Lab Test (Dr Arpan Gandhi and Navin Dang)

Platelet Count

Do not ignore a high platelet count. It signifis immuno inflammation. 

List of Approved drug from 1.01.2009 to 31.10.2009

Drug Name


Approval Date

Exemestane 25mg Tablet (Addl. Indication)

Indicated for adjuvant treatment of post menopausal women with estrogen receptor positive early breast cancer who have received two–three year of tamoxifen and are switched to exemestane for completion of total of five years of adjuvant hormonal therapy.


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Contact: drkk@ijcp.com or emedinews@gmail.com

eMedinewS–PadmaCon 2010 

Will be organized at Maulana Azad Medical College, New Delhi on July 4, 2010, Sunday to commemorate Doctors’ Day. The speakers, chairpersons and panelists will be doctors from NCR, who have been past and present Padma awardees.

eMedinewS–revisiting 2010

The second eMedinewS–revisiting 2010 conference will be held at Maulana Azad Medical College, New Delhi on January 2, 2011. The event will have a day–long CME, Doctor of the Year awards, cultural hungama and live webcast. Suggestions are invited.

NATIONAL SEMINAR ON STRESS PREVENTION (17 – 18 April) Over 500 registrations already done.

A Stress Prevention Residential Seminar cum spiritual retreat with Dr KK Aggarwal and Experts from Brahma Kumaris will be organized from April 17–18, 2010.

Co–organizers: eMedinews, Brahma Kumaris, Heart Care Foundation of India, IMA New Delhi Branch and IMA Janak Puri Branch, IMSA (Delhi Chapter)

Venue: Om Shanti Retreat Centre, National Highway 8, Bilaspur Chowk, Pataudi Road, Near Manesar.

Timings: On Saturday 17th April (2 pm onwards) and Sunday 18th April (7 am–4 pm). There will be no registration charges, limited rooms, kindly book in advance; stay and food (satvik) will be provided. Voluntary contributions welcome. For booking e–mail and SMS to Dr KK Aggarwal: 9811090206, emedinews@gmail.com BK Sapna: 9811796962, bksapna@hotmail.com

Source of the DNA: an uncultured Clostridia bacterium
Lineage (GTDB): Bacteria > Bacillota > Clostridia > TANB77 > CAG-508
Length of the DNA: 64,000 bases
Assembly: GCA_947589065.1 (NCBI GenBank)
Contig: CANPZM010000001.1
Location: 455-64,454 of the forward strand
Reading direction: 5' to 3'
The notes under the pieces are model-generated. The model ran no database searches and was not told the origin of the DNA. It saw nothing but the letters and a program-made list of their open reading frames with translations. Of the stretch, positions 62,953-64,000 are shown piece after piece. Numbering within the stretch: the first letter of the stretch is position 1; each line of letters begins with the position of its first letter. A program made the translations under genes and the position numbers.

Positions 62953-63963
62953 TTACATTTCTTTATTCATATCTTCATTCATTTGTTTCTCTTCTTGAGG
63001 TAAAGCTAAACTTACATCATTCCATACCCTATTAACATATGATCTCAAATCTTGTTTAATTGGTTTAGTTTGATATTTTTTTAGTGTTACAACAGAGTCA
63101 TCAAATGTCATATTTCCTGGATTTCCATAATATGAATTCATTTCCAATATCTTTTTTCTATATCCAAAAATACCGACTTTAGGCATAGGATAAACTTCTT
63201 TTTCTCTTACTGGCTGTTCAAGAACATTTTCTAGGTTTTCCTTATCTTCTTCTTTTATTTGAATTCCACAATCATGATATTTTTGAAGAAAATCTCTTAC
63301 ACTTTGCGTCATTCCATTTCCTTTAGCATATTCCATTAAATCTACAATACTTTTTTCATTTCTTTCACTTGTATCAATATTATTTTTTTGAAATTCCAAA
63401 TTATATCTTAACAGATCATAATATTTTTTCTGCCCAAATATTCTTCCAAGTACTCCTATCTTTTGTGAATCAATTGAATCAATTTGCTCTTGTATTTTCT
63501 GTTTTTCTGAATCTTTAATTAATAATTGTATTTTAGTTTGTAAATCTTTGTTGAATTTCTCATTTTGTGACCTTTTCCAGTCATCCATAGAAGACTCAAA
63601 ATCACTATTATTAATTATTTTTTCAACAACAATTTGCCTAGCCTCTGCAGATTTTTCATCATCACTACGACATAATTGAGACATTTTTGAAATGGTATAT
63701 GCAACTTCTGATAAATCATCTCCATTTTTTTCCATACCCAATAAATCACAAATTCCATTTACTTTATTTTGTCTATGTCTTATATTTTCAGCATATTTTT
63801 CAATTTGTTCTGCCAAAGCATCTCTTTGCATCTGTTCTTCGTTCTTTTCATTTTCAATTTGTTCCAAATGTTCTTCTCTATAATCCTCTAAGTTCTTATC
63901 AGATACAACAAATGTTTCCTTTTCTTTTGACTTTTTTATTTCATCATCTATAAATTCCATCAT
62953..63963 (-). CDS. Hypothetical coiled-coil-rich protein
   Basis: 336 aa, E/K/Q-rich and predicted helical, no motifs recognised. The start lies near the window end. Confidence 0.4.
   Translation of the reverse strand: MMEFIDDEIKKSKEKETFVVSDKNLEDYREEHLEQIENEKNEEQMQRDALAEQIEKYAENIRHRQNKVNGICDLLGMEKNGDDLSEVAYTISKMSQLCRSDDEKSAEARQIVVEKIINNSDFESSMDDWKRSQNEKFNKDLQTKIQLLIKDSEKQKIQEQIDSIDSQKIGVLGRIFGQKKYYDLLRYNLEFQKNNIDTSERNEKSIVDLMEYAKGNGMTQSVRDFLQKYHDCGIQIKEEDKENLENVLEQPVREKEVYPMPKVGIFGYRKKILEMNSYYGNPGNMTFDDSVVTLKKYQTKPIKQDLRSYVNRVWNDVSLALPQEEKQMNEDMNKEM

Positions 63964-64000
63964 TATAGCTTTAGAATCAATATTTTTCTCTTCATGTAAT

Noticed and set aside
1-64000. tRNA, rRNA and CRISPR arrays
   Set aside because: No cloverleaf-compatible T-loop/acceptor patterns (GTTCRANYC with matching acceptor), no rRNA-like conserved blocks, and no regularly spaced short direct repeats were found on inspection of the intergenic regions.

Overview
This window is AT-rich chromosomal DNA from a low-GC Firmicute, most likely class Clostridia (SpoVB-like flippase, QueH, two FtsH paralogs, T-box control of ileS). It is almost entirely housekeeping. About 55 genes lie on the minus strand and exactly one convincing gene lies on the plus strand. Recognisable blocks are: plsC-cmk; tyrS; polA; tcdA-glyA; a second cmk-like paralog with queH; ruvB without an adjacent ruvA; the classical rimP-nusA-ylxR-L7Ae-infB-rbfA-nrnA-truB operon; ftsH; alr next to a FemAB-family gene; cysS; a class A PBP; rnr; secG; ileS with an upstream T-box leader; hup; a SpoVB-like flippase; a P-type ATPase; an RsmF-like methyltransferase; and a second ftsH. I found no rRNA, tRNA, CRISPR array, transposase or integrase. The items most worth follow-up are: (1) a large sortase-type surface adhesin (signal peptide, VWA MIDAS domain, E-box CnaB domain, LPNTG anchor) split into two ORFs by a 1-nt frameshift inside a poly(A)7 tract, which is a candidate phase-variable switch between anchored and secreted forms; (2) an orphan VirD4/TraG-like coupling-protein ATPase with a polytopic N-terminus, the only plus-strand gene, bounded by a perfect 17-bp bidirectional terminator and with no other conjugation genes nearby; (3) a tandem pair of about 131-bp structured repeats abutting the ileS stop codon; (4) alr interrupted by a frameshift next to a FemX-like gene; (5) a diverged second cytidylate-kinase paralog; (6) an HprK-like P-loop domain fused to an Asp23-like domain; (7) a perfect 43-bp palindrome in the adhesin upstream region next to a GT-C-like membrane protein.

Also, if you like emedinews you can FORWARD it to your colleagues and friends. Please send us a copy of your forwards

Readers Responses

  1. Dear K K Bhai: At the outset let me congratulate you for the most wonderful job you have done in the history of Medicine by bringing A DAILY UPDATE by emedinews. It is really commendable. I shall be obliged if you kindly write me an update on low levels of serum testosterone (after the age of 65 years) and endothelial dysfunction: Dr Gaurav Garg : Wil do that (Dr KK)

  2. Thank u sir the effort is worth lauding: Deepak Bhardwaj

  3. Dear Dr KK Aggarwal, Many thanks for mailing me emedinews regularly. I try to peruse through it whenever I get time. I wish to share following information with fellow colleagues through your esteemed newsletter: Constipation as a precipitating factor for Hepatic encephalopathy is often underestimated/overlooked. In any patient of hepatitis, constipation needs to be prevented at all costs. Such patients are particularly prone to get constipated as their fluid and food intake is less. Hepatitis patients should not be given drugs that can cause constipation e.g. oral iron; codeine/dextroproxyphene; calcium tabs; anticholinergics etc. If constipation develops in these patients, it should be promptly treated with oral lactulose or lactitol or glycerine enema: Dr Ramnik K Duggal. Sr Specialist in Medicine, (Nephrology division), ESI Hospital

  4. Dear Sir, Thank you very much for the daily dose of e–medinews that is so informative and enriching. We all benefit from your immense experience and efforts at bringing it out. One thing I wanted to have your expert opinion about after reading today’s section on aortic aneurysm repair was that–in light of the large randomized controlled trials done in the UK* showing that endovascular aneurysm repair was not much better than conventional open repair for aortic aneurysm in terms of all cause mortality and health related quality of life, what is your stand on the issue? They found that initial benefit of low mortality with EVAR was not persisting after 2 years and some complications were more common besides having higher cost. In India, what is the cost difference and is either of the method preferred by patients or doctors? What is advocated by experts in the field?

    *1. EVAR Trial Investigators. Endovascular versus Open Repair of Abdominal Aortic Aneurysm. This article (10.1056/NEJMoa0909305) was published on April 11, 2010, at NEJM.org.

    *2. EVAR Trial Participants. Endovascular aneurysm repair versus open repair in patients with abdominal aortic aneurysm (EVAR trial 1): randomised controlled trial.Lancet 2005;365:2179–86.

    Thank you very much for your expert opinion. Yours sincerely: Dr. SH Subba, Associate Professor, Department of Community Medicine, Kasturba Medical College, Hampankatta, Mangalore, Karnataka–575001 Phone:9886456225

    eMedinewS Answers: The third generation grafts used today have comparable 5 years data. In India most hospitals use third–generation grafts.